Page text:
Welcome to the Neuroscience for Kids Newsletter.
Here is what you will find in this issue:
1. What's New on the Neuroscience for Kids Web Site
2. Neuroscience for Kids Site of the Month
3. Smelling Man's Best Friend
4. Looking to the Sky for Brains
5. Summer E-mail Changes
6. Media Alert
7. Treasure Trove of Brain Trivia
8. Support Neuroscience for Kids
9. How to Stop Your Subscription
A. May Neuroscience for Kids Newsletter was archived
B. Prions in Long-Term Memory
C. Long-Term Effects of Concussions in Football Players
E. Lionfish Invade Eastern US Coast
In May, 23 new figures were added and 48 pages were modified.
Are you interested in a career in health and medical science? It is never
too early to start planning and the "LifeWorks" web site can help.
LifeWorks lets you explore more than 100 different careers, some in the
neuroscience field. You can browse the jobs by listing them in order of
how much education is required, how much the job pays or what personal
characteristics (e.g., artistic, social, investigative) are needed. Each
job description provides a brief summary of the work, educational
requirements, necessary skills and abilities, and other resources for you
to learn more about the career. LifeWorks also has interviews with people
who have successful careers in the health and medical sciences. These
interviews and the other useful information on "LifeWorks" may help you
choose the career that fits you best.
Dogs have a fantastic sense of smell that is much better than ours. Dogs have the nose for smell: they have about 1 billion olfactory receptor cells. We humans have only 40 million olfactory receptor cells in our noses. Because of their keen sense of smell, dogs have been used to find illegal drugs, identify criminals and find lost people. Bloodhounds can follow trails that are two days old!
So, dogs can find us. Can we find them? This was a question asked by Dr. Deborah L. Wells and Dr. Peter G. Hepper of the Canine Behaviour Center at Queen's University of Belfast in Northern Ireland. These researchers tested the ability of people to identify their own dog by smell.
The researchers placed blankets in the beds of 26 different dogs. The blankets were left in the beds for three nights to collect the odor of each dog. Another blanket was hung out of reach of each dog in the same room as the dog's bed. The second blanket was used to collect odors of the owner's home. After three nights, the blankets were placed in plastic bags and given back to the researchers.
During the identification phase of the experiment, dog owners were given two bags: one that had the blanket of their dog and one that had the blanket of an unfamiliar dog of similar breed, sex and age as their own. Dog owners were blindfolded so they could not identify the blanket based on dog hair color or other visual information.
Almost all dog owners (23 of 26 owners; 88.5%) correctly chose the blanket of their dog. However, only 18 of 26 people (69.2%) correctly chose the blanket that hung in their house away from the dog.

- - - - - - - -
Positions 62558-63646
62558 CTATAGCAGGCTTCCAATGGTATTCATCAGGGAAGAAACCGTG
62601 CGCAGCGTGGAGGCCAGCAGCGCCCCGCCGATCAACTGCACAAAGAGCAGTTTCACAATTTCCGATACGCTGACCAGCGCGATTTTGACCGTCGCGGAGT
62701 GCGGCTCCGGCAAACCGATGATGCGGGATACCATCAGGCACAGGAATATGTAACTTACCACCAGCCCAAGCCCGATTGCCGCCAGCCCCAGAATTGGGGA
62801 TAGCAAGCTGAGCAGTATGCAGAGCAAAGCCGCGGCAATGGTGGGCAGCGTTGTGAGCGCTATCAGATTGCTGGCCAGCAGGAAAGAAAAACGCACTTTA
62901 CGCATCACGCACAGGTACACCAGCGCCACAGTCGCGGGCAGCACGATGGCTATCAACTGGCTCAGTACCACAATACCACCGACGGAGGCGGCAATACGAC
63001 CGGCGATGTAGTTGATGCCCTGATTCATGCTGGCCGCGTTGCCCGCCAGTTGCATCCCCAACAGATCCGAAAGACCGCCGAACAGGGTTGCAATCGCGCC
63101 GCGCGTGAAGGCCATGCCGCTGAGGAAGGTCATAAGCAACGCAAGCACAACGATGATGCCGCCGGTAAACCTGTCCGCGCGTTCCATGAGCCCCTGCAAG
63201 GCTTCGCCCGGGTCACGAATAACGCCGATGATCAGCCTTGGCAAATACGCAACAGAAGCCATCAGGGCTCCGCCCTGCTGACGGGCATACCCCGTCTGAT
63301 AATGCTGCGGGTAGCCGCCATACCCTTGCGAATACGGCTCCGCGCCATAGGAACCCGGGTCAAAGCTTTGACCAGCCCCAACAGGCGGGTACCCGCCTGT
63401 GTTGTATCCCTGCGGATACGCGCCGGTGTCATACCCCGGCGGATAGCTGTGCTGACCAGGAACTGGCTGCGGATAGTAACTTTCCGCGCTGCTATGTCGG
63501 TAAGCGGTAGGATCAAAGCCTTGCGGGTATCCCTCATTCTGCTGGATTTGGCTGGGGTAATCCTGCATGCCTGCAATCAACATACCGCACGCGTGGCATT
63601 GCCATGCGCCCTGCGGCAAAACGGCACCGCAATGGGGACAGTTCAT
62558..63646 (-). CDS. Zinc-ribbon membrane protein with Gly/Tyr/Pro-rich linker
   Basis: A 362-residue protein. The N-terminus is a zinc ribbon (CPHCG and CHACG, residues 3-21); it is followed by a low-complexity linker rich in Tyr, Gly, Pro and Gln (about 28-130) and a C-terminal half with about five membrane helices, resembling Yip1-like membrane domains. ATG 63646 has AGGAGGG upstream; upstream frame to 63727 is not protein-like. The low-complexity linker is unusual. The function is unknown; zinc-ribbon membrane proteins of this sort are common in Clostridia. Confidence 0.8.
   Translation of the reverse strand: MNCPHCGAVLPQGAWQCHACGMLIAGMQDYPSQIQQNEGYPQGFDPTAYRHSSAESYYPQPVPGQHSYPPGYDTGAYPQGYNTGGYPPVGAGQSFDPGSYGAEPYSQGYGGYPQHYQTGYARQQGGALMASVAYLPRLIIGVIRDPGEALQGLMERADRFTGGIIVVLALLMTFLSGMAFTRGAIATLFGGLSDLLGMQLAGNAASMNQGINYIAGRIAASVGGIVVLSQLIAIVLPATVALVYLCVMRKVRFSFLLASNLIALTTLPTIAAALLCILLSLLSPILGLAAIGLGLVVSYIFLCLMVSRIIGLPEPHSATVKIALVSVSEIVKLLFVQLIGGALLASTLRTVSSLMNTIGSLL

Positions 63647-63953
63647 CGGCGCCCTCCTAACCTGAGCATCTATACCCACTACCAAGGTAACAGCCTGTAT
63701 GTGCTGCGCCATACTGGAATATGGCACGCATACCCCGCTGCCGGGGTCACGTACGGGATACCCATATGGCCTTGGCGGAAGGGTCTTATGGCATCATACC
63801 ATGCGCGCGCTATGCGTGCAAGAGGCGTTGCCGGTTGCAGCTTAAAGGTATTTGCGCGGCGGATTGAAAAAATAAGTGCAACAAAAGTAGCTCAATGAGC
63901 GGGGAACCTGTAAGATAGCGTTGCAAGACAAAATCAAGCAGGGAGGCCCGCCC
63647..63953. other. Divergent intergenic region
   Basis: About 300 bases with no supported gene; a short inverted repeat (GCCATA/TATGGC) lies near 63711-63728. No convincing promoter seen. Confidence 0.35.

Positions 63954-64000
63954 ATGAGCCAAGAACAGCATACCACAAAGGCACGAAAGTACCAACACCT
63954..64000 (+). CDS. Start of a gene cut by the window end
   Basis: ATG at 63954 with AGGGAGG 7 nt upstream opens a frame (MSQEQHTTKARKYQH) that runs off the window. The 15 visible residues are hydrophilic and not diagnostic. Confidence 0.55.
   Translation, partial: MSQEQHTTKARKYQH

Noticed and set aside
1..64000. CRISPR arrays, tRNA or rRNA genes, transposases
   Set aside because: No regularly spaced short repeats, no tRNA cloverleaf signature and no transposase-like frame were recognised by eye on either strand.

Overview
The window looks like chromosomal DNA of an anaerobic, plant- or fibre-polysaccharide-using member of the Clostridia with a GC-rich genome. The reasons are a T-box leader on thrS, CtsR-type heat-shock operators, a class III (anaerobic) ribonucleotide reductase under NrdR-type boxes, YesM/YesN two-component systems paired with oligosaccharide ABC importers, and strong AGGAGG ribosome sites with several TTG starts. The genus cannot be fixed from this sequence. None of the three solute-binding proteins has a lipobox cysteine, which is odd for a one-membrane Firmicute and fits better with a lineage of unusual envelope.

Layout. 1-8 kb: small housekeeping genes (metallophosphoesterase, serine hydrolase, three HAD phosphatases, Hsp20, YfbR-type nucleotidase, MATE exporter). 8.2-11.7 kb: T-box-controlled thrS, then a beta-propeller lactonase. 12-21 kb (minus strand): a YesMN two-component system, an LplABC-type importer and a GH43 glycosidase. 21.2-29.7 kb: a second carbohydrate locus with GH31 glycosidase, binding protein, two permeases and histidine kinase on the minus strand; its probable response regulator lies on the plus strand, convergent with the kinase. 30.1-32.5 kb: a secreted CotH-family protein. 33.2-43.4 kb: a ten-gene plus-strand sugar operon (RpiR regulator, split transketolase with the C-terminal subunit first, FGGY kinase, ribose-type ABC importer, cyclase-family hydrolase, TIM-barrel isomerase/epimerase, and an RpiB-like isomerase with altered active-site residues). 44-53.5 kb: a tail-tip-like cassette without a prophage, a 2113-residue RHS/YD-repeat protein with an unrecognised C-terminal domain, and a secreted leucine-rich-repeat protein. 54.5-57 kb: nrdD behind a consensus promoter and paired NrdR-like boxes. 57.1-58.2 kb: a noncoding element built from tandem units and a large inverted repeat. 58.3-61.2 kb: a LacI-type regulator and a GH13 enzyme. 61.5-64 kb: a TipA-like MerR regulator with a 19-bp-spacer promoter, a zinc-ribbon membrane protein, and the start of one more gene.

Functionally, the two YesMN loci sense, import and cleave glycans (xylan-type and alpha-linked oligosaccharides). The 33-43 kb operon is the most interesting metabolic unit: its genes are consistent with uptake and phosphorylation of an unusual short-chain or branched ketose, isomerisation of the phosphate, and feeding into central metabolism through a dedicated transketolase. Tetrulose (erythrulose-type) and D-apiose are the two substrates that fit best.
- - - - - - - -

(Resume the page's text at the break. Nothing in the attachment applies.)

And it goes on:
Experiments have shown that humans can use smell to identify other humans. For example, mothers can recognize their newborn babies by smell. The research by Drs. Wells and Hepper is the first to show that humans have the ability to recognize other animals by smell. The researchers suggest that a dog owner probably becomes familiar with the smell of their dog unconsciously.
Reference and further information:
Wells, D.L. and Hepper, P.G. The discrimination of dog odours by humans. Perception, 29:111-115, 2000.
Bloodhounds: King of the Trackers at:
Does this crater on Mars look like a human brain to you? Maybe I just see brains in strange places, but to me, this picture sure looks like a "Martian Brain" to me! For more about this photograph, see:
B. "Emergency of The Mind" (US News and World Report, May 10, 2004) discusses the use of the emergency room by patients with psychiatric problems.
C. "The Secrets of Sleep" (US News and World Report, May 17, 2004) discusses how sleep affects health and learning.
D. "The Structure of the Human Brain" (American Scientist magazine, May-June, 2004) by John S. Allen, Joel Bruss and Hanna Damasio discusses brain size and shape, brain development and evolution and gender differences.
E. "The Stem Cell Challenge" (Scientific American, June, 2004) by
Robert Lanza and Nadia Rosenthal discusses the problems associated with
getting human stem cell research from the lab to the clinic.
B. Bruxism, or grinding of the teeth, causes tooth and jaw pain in 15-20% of people in the US. (Source: "Relief from the Daily Grind," by Benedict Carey. Published in the Seattle Times, October 19, 2003, page L6.)
C. In the US each year, 1.4 million people have cataract surgery, making it the most common operation according to the American Academy of Ophthalmology. In the US, cataracts strike 73% of people between the ages 65-74. (Seattle Times, September 22, 2003, page E6.)
D. In 1921, Austrian scientist Otto Loewi discovered the first neurotransmitter that he named "Vagusstoff." We now call this chemical "acetylcholine."
E. The octopus is color blind. (Source: Schwab, I.R., A well armed
predator, Br. J. Ophthalmol., 87:812, 2003.)
Help Neuroscience for Kids
Your comments and suggestions about this newsletter and the "Neuroscience for Kids" web site are always welcome. If there are any special topics that you would like to see on the web site, just let me know.
Eric H. Chudler, Ph.D.
"Neuroscience for Kids" is supported by a Science Education Partnership Award (SEPA) from the National Center of Research Resources.